Special conditions are initially applicable to the model for which they are issued. Should the type certificate for that model be amended later to include another related model that incorporates the same or similar novel or unusual design feature, or should any other model already included on the same type certificate be modified to incorporate the same or similar novel or unusual design feature, the special conditions would also apply to the other model.
Novel or Unusual Design Features
The PWC PW210S turbo shaft engine will incorporate a novel or unusual design feature which is engine operation in auxiliary power unit (APU) mode. This design feature is considered to be novel and unusual relative to the part 33 airworthiness standards.
Discussion of Comments
Notice of proposed special conditions, Notice No. 33-10-01-SC for the PW210S engine model was published on February 14, 2011 (76 FR 8321). One comment letter was received.
The commenter stated that the part 1 definition included in the special condition may not be necessary, or may require clarification. The FAA does not agree. The definition is necessary to explain the engine function to which these special conditions apply, and the term is used within the rule itself. However, to improve clarity, each of the special condition subsections now includes a reference to APU mode operation.
The commenter stated that the 400 cycle dynamic braking test is inappropriate for this engine certification program, that engine dynamics will be difficult to simulate in a test stand, and that an engine test of this type would be better addressed as part of part 29 rotorcraft certification testing. The FAA does not agree. This test is the same as conducted for turbopropeller engines under § 33.96 and is applicable to turboshaft engines as well. We do not believe it is impractical to reasonably simulate the braking action input into the engine Start Printed Page 33982type design, and that the effects of dynamic braking need to be demonstrated on the complete engine prior to issuing a type certificate. Lastly, a need for installation limitations or special instructions for continued airworthiness requirements could be identified based on the results from this test, making it impractical to wait for part 29 certification testing.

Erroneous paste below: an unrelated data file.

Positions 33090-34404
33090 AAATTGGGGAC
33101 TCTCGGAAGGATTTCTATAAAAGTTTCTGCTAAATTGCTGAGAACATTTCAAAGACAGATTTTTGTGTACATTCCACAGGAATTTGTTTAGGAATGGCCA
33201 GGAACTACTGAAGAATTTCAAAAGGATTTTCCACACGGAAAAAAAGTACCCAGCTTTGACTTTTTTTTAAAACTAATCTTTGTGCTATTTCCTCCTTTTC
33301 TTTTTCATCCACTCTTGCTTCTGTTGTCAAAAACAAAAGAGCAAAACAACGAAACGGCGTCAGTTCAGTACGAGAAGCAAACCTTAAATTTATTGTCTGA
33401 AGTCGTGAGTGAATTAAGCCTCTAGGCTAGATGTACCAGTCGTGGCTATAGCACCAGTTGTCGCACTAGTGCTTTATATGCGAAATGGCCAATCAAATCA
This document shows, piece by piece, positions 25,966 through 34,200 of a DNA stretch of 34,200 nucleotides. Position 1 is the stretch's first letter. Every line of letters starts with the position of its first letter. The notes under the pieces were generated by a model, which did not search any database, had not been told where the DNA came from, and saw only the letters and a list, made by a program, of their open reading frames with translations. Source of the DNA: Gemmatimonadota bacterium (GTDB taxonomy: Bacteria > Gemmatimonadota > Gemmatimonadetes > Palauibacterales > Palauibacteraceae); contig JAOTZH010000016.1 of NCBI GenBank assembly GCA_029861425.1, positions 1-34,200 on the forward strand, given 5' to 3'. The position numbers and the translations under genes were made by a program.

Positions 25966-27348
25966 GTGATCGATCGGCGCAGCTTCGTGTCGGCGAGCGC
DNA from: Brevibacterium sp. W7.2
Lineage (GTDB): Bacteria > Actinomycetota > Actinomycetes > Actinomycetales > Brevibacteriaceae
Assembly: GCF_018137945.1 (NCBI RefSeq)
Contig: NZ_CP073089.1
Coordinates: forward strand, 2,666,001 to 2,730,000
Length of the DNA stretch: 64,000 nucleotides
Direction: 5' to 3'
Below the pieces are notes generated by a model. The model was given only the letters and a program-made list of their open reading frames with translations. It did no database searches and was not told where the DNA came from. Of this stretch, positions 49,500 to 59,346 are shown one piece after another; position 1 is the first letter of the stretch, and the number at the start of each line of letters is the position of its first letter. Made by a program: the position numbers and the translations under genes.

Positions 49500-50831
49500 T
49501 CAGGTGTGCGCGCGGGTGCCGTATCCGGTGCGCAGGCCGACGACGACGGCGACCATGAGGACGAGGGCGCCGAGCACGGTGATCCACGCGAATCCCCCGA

The commenter stated that the locked rotor portion of the special condition tests needs to be conducted on a single engine, but the dynamic requirements can be addressed separately. The FAA concurs in part. We have concluded that an engine test is required to demonstrate the complete engine response to dynamic braking, however we do agree that the two elements of required testing (locked rotor and dynamic) can be conducted on separate test engines. The FAA has therefore revised paragraph (d) to eliminate the reference to paragraph (b) (400 cycle dynamic braking test), and therefore allows separate engine tests at the applicant's discretion. The FAA has also deleted proposed paragraph (0, which is a safety analysis requirement specific to dynamic responses. In this regard, existing § 33.75 Safety Analysis is considered adequate when an engine test for dynamic braking is conducted per this special condition.